Prozac Nation author Elizabeth Wurtzel dies aged 52

Writer’s literary talent rooted in ‘her invention of what was really a new form – memoir’

Elizabeth Wurtzel won praise for opening a dialogue about clinical depression. File photograph: Suzanne DeChillo/New York Times

Elizabeth Wurtzel won praise for opening a dialogue about clinical depression. File photograph: Suzanne DeChillo/New York Times

 

Elizabeth Wurtzel, whose startling 1994 memoir, Prozac Nation: Young and Depressed in America won praise for opening a dialogue about clinical depression and helped introduce an unsparing style of confessional writing that continues to endure, died on Tuesday in New York City. She was 52.

Writer David Samuels, a friend since childhood, said the cause was metastatic breast cancer, a disease that resulted from the BRCA genetic mutation. Wurtzel had a double mastectomy in 2015. After her diagnosis, she became an advocate for BRCA testing – something she had not had – and wrote about her cancer experience in The New York Times.

“I could have had a mastectomy with reconstruction and skipped the part where I got cancer,” she wrote. “I feel like the biggest idiot for not doing so.” Writing about her final illness was a natural choice for Wurtzel, who had for a 25 years scrutinised her life in relentless detail, becoming a hero to some, especially to many women of her generation and younger, but also drawing scorn. Prozac Nation, her first book, was published when she was 27. It was unvarnished in its accounts of her student days at Harvard University, the drug use, extensive sex life and more.

It divided critics. “Wurtzel’s nation is a nation of one,” wrote Karen Schoemer in a dismissive Newsweek review. “She makes only tenuous attempts to draw parallels between herself and her generation and she randomly blames her parents, her therapists, her friends, the divorce rate, drugs and the times for her problems.”

But Michiko Kakutani, reviewing the book in the New York Times, found more to like. She acknowledged that its self-pitying passages “make the reader want to shake the author, and remind her that there are far worse fates than growing up during the ’70s in New York and going to Harvard”.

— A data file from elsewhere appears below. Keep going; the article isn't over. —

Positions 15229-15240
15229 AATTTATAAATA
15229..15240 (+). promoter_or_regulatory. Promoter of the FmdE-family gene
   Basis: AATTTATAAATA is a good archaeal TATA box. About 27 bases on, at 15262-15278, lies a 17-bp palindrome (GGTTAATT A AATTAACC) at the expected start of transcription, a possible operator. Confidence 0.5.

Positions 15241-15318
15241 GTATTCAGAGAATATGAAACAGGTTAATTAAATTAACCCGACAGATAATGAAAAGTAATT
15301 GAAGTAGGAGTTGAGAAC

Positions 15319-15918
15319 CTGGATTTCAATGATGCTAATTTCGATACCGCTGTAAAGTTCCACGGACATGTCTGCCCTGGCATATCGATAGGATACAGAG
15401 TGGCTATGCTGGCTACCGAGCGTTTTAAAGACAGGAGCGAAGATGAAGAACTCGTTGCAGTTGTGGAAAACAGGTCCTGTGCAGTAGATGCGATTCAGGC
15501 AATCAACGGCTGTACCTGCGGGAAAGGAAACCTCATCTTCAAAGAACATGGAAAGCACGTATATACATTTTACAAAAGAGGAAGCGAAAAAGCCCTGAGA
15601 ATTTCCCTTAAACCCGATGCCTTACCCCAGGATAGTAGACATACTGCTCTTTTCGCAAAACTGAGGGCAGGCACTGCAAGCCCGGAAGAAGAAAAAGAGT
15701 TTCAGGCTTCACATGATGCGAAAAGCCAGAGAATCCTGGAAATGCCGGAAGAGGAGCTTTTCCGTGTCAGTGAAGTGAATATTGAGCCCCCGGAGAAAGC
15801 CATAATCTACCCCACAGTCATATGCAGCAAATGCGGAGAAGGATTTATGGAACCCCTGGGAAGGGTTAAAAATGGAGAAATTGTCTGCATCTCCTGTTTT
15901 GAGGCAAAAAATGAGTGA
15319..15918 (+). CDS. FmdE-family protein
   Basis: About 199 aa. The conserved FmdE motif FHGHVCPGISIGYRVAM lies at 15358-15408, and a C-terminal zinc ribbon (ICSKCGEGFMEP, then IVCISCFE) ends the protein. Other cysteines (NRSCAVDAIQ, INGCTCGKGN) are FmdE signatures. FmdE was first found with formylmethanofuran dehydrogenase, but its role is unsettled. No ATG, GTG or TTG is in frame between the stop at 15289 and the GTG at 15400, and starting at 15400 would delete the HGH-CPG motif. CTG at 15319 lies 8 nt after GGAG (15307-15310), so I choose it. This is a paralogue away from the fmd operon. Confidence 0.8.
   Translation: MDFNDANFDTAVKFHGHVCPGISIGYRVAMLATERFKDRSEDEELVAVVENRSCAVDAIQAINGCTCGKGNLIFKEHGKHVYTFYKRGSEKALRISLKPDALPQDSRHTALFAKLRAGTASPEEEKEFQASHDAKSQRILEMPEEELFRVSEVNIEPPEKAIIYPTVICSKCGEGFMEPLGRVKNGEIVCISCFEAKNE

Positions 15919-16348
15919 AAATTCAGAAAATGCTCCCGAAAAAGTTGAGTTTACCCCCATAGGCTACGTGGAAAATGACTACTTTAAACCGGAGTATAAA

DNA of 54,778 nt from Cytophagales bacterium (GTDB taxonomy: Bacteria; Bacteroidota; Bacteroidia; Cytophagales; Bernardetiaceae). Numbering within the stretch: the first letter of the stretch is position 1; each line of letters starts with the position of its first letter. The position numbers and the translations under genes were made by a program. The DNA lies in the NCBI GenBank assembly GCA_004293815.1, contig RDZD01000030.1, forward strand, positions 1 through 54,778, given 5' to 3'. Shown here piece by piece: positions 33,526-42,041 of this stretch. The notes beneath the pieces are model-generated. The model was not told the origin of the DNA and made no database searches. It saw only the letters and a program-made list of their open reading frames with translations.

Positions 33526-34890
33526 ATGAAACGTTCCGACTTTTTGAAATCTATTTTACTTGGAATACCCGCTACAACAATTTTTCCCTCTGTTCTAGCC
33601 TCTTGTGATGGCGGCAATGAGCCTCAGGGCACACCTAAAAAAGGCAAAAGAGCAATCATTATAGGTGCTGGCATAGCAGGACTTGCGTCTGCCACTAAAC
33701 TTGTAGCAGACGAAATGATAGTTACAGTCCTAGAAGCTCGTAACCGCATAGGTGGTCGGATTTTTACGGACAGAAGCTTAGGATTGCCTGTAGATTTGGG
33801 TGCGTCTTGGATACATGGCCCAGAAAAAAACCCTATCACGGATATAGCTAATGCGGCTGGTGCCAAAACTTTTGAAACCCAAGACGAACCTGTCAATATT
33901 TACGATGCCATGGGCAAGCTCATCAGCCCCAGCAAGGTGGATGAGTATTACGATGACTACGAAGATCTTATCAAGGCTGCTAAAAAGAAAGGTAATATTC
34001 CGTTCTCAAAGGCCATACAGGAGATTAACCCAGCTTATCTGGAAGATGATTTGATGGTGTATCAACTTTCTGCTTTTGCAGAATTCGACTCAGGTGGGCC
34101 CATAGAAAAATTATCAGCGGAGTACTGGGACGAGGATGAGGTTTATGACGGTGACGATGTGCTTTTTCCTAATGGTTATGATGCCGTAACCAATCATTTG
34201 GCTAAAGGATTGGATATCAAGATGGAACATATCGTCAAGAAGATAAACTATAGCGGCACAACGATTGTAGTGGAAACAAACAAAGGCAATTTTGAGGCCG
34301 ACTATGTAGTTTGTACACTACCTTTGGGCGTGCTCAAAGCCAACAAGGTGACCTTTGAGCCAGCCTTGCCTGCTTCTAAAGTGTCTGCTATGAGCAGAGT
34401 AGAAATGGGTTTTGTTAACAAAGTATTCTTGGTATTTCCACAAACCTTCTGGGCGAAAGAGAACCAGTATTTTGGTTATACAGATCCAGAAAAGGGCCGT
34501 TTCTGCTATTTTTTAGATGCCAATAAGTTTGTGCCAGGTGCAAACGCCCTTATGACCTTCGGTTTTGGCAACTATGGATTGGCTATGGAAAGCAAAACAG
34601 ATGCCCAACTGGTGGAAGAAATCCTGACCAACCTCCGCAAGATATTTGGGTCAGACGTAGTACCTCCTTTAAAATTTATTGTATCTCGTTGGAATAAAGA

“But,” she added, “Ms Wurtzel herself is hyperaware of the narcissistic nature of her problems, and her willingness to expose herself – narcissism and all – ultimately wins the reader over.”

Ground-breaking work

The book became a cultural reference point and part of a new wave of confessional writing.

“Lizzie’s literary genius rests not just in her acres of quotable one-liners,” said Samuels. “But in her invention of what was really a new form, which has more or less replaced literary fiction – the memoir by a young person no one has ever heard of before. It was a form that Lizzie fashioned in her own image, because she always needed to be both the character and the author.”

Elizabeth Wurtzel: ‘I could have had a mastectomy with reconstruction and skipped the part where I got cancer.’ File photograph: Suzanne DeChillo/New York Times
Elizabeth Wurtzel: ‘I could have had a mastectomy with reconstruction and skipped the part where I got cancer.’ File photograph: Suzanne DeChillo/New York Times

In a 2013 article in The New Yorker drawing parallels between Prozac Nation and the HBO series Girls, then in its second season, Meghan Daum expressed the admiration and frustration the book inspired in some women.

“We resented her for being such a famous and hot little mess,” she wrote. “Yet we couldn’t help but begrudgingly admire her ability to parlay her neuroses into financial rewards and a place in the literary scene.”

Wurtzel followed her own lead with her subsequent writing, especially More, Now, Again: A Memoir of Addiction, published in 2002. – New York Times